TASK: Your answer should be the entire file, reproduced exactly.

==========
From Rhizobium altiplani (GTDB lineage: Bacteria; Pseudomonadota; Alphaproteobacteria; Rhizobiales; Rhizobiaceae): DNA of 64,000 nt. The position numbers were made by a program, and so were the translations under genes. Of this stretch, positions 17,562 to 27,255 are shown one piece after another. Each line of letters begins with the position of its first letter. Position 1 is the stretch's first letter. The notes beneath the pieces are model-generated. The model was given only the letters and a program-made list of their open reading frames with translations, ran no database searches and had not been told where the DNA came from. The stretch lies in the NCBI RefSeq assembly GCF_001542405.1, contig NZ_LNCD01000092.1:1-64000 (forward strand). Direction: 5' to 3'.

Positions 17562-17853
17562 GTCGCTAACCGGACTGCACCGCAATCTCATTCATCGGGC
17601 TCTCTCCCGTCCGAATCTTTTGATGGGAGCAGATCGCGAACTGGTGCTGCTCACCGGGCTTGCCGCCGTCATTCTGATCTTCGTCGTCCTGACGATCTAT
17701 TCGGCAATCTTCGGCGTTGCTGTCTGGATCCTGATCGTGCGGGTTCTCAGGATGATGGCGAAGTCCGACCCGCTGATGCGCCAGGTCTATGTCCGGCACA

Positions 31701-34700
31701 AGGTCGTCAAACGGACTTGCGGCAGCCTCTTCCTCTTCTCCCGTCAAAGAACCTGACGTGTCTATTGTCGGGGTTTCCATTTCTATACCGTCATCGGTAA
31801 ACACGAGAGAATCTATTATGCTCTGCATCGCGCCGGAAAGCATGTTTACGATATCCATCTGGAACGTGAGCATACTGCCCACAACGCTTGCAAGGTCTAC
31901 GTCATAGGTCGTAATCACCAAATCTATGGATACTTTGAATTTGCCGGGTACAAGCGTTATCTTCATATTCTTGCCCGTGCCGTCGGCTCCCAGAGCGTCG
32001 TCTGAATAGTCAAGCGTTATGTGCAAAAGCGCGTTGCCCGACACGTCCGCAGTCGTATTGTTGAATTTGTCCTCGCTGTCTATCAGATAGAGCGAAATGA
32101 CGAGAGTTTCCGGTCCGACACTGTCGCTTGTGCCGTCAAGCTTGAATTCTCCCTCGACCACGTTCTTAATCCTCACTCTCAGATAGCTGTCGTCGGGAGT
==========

From Rhizobium altiplani (GTDB lineage: Bacteria; Pseudomonadota; Alphaproteobacteria; Rhizobiales; Rhizobiaceae): DNA of 64,000 nt. The position numbers were made by a program, and so were the translations under genes. Of this stretch, positions 17,562 to 27,255 are shown one piece after another. Each line of letters begins with the position of its first letter. Position 1 is the stretch's first letter. The notes beneath the pieces are model-generated. The model was given only the letters and a program-made list of their open reading frames with translations, ran no database searches and had not been told where the DNA came from. The stretch lies in the NCBI RefSeq assembly GCF_001542405.1, contig NZ_LNCD01000092.1:1-64000 (forward strand). Direction: 5' to 3'.

Positions 17562-17853
17562 GTCGCTAACCGGACTGCACCGCAATCTCATTCATCGGGC
17601 TCTCTCCCGTCCGAATCTTTTGATGGGAGCAGATCGCGAACTGGTGCTGCTCACCGGGCTTGCCGCCGTCATTCTGATCTTCGTCGTCCTGACGATCTAT
17701 TCGGCAATCTTCGGCGTTGCTGTCTGGATCCTGATCGTGCGGGTTCTCAGGATGATGGCGAAGTCCGACCCGCTGATGCGCCAGGTCTATGTCCGGCACA

Positions 31701-34700
31701 AGGTCGTCAAACGGACTTGCGGCAGCCTCTTCCTCTTCTCCCGTCAAAGAACCTGACGTGTCTATTGTCGGGGTTTCCATTTCTATACCGTCATCGGTAA
31801 ACACGAGAGAATCTATTATGCTCTGCATCGCGCCGGAAAGCATGTTTACGATATCCATCTGGAACGTGAGCATACTGCCCACAACGCTTGCAAGGTCTAC
31901 GTCATAGGTCGTAATCACCAAATCTATGGATACTTTGAATTTGCCGGGTACAAGCGTTATCTTCATATTCTTGCCCGTGCCGTCGGCTCCCAGAGCGTCG
32001 TCTGAATAGTCAAGCGTTATGTGCAAAAGCGCGTTGCCCGACACGTCCGCAGTCGTATTGTTGAATTTGTCCTCGCTGTCTATCAGATAGAGCGAAATGA
32101 CGAGAGTTTCCGGTCCGACACTGTCGCTTGTGCCGTCAAGCTTGAATTCTCCCTCGACCACGTTCTTAATCCTCACTCTCAGATAGCTGTCGTCGGGAGT